Why the Xbox Series X controller doesn't have Haptic Feedback?, Will this become standard?

Moon164

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Haptic Feedback is nothing new, Steam Controller has had this function for a few years, Nintendo included this function in 2017 in JoyCons and the Switch Pro Controller and now we will see this in Playstation 5 DualSense, but one thing took me by surprise, the new Xbox Series X controller will have the same old Rumble we've been used to since the Nintendo 64 Rumble Pak in 1997, why?, I can't think of a good reason for that, if it was to cut costs why then not keep exactly the same control as the Xbox One ?

Another thing I've been asking myself for a long time is, will it now become standard in the industry with the PS5 ?, HD Rumble/Haptic Feedback can be very immersive if used well, the problem is that there are very few games that use it correctly, even on Nintendo Switch big titles like Zelda Breath of the Wild use the standard rumble and on Steam I can't remember any game that uses Haptic Feedback other than Okami HD, will it be that now with the function present in Playstation 5 companies will strive to use the function more?
 

emcintosh

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…The new Xbox Series X controller will have the same old Rumble we've been used to since the Nintendo 64 Rumble Pak in 1997, why?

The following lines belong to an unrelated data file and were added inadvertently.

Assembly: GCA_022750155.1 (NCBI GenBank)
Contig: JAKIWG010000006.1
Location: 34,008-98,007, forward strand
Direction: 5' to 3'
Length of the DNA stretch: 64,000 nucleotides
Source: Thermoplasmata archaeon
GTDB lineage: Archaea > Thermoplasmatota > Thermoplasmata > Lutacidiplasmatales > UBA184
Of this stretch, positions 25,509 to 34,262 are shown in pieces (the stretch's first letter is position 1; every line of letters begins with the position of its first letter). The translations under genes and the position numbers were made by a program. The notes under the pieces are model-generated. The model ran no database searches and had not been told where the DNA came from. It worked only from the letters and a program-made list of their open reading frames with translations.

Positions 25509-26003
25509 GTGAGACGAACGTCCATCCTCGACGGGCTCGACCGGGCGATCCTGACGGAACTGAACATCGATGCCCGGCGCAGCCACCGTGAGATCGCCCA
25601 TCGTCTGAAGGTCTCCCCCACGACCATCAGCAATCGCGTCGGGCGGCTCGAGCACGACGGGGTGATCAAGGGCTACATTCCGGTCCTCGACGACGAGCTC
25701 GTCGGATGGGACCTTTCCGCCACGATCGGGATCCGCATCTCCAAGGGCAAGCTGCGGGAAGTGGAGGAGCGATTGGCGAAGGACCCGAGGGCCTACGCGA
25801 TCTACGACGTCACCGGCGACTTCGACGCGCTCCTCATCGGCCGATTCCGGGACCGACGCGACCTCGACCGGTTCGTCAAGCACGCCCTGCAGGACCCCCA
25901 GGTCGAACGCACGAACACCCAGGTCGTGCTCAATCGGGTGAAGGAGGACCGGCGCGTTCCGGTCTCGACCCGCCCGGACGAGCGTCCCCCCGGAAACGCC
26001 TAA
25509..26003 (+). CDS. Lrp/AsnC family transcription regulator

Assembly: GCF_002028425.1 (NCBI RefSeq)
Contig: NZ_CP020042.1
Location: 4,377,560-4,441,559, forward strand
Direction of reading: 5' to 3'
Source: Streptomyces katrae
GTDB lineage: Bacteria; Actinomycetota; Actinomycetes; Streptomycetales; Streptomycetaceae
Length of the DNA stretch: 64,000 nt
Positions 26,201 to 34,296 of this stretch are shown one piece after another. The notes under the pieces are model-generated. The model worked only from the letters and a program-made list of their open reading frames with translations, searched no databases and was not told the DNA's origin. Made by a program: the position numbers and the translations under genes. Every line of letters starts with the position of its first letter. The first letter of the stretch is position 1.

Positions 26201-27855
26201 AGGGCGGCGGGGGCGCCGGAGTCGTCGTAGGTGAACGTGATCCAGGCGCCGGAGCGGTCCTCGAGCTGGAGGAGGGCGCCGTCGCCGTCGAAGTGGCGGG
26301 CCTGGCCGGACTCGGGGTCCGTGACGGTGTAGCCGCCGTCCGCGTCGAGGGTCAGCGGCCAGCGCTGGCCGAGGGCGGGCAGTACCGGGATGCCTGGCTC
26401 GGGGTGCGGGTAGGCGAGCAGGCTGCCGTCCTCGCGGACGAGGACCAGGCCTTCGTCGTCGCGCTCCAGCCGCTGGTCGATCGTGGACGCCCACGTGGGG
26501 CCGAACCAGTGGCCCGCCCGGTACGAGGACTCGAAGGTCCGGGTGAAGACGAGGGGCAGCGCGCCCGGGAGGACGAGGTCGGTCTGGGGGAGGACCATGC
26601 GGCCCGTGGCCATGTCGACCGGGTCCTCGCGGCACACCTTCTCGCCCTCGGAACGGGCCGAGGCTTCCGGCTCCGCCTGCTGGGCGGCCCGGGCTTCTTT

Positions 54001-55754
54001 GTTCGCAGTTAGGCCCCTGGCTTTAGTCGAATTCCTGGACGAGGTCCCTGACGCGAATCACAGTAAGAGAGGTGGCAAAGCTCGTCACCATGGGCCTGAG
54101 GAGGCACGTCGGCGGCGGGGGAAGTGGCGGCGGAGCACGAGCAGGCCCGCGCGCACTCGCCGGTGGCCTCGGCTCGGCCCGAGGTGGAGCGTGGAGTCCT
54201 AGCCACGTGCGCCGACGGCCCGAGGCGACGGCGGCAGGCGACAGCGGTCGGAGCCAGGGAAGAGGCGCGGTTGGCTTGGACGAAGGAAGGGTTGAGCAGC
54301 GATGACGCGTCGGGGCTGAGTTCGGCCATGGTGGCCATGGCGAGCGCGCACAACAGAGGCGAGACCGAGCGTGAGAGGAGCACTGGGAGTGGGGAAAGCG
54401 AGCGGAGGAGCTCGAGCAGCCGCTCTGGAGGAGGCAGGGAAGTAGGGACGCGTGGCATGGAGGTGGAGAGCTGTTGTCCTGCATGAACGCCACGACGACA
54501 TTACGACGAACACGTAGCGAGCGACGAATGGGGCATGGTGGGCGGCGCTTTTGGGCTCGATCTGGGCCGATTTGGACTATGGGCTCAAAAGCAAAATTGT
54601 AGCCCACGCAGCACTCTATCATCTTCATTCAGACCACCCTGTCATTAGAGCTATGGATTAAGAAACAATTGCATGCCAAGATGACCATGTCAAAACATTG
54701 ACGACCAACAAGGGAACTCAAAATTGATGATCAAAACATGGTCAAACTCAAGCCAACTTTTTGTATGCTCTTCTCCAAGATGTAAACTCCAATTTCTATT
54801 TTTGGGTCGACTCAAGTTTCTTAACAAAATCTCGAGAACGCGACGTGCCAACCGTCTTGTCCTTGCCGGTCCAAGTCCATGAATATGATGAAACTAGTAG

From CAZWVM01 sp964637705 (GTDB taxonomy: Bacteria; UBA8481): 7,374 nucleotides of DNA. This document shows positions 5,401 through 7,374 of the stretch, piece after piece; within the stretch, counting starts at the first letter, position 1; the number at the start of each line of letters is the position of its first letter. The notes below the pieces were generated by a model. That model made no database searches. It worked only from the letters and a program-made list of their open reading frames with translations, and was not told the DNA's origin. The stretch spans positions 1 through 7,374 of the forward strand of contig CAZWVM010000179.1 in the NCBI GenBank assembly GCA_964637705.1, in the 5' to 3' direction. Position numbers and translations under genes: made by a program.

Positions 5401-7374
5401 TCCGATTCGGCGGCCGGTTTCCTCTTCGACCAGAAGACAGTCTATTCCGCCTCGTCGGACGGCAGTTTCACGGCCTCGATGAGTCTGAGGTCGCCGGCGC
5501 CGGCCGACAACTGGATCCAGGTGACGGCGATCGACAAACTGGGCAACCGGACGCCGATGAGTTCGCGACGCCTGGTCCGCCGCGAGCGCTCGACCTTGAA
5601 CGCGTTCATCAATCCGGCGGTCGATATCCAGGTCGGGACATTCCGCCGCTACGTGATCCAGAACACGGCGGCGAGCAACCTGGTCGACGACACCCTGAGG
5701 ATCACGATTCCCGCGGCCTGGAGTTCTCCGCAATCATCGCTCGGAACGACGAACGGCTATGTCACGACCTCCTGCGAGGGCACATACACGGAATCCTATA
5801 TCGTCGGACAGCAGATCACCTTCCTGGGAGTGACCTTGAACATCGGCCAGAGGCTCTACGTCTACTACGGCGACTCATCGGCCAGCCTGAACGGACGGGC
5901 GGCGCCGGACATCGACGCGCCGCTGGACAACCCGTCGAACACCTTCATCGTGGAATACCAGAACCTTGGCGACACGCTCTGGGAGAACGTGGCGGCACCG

I'd be interested to know what frequencies vs. intensities can be achieved with the large + medium + 2 small motors in the Xbox controller vs the actuators in the Switch et al. Obviously with a spinning weight, to get a stronger rumble, you increase the speed and therefore frequency (whereas the actuators are like speakers and can produce a weak high-frequency rumble as well as strong or strong low-frequency as well as weak), but maybe four motors at three frequency ranges is enough for decent standard videogame rumble (vs. making sounds like ?Mario Golf)?

AIUI Switch uses Alps Haptic Reactors, which have a cartoon of the frequency response here: https://tech.alpsalpine.com/prod/e/html/haptic/. Unfortunately this is only a cartoon, not a proper graph - the two peaks are equal height, which doesn't match the specified values of 3 and 2.28 x g, and the lower frequency peak seems to be around 240 Hz not 160 as the specs say. Also, the strength is given as an acceleration, not a force, so it's going to be hard to compare with a motor unless we know the mass of the part that's moving

I could probably work out the values for the Xbox, as the weights are a fairly simple shape and I should be able to work out their moments of inertia.
 
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